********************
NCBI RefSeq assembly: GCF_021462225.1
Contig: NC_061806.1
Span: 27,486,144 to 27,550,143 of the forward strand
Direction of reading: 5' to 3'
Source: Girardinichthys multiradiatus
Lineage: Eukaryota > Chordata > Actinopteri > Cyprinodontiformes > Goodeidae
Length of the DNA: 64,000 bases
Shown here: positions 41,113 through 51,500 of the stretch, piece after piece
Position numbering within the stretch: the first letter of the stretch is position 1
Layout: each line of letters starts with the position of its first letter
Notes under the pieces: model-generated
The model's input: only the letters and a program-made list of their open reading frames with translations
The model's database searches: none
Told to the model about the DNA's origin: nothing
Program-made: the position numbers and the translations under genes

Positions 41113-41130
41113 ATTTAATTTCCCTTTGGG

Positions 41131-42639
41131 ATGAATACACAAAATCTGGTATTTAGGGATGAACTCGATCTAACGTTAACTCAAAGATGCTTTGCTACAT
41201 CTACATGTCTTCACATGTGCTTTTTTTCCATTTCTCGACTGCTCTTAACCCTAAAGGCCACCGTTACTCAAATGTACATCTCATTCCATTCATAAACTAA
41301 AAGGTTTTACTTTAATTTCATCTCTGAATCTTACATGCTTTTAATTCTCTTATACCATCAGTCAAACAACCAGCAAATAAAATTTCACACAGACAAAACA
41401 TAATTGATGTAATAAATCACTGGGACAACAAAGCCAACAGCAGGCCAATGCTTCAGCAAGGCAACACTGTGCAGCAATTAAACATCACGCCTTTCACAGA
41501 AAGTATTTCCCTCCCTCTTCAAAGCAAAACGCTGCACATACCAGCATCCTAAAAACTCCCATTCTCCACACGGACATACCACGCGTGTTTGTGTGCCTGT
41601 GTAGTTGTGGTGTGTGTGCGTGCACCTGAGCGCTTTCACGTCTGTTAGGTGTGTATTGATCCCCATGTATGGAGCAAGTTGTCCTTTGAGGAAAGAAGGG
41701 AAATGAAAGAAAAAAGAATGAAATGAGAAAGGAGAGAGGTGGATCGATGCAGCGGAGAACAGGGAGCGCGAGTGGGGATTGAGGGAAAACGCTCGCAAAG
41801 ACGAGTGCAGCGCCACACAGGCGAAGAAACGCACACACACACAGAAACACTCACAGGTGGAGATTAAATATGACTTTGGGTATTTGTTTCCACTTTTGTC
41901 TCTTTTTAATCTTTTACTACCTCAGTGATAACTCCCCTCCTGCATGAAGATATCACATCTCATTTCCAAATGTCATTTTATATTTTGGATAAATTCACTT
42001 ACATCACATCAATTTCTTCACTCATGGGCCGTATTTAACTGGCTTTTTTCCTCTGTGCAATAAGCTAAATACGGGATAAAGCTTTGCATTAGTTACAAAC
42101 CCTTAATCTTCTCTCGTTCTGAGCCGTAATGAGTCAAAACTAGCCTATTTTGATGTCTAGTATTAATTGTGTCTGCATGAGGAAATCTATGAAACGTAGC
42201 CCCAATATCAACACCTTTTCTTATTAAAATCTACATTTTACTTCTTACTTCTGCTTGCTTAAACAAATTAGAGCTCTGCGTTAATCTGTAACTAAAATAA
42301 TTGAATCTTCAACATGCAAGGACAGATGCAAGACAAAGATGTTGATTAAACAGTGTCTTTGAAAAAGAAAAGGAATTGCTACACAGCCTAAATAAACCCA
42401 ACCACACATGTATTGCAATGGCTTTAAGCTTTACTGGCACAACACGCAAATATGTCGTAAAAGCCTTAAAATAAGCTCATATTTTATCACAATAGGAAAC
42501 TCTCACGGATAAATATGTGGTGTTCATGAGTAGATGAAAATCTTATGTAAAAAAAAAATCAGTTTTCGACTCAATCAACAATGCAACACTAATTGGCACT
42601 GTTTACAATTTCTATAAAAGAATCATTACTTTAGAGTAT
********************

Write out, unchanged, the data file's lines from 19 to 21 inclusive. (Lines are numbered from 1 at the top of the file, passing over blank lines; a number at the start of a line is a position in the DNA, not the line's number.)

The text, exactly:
41131 ATGAATACACAAAATCTGGTATTTAGGGATGAACTCGATCTAACGTTAACTCAAAGATGCTTTGCTACAT
41201 CTACATGTCTTCACATGTGCTTTTTTTCCATTTCTCGACTGCTCTTAACCCTAAAGGCCACCGTTACTCAAATGTACATCTCATTCCATTCATAAACTAA
41301 AAGGTTTTACTTTAATTTCATCTCTGAATCTTACATGCTTTTAATTCTCTTATACCATCAGTCAAACAACCAGCAAATAAAATTTCACACAGACAAAACA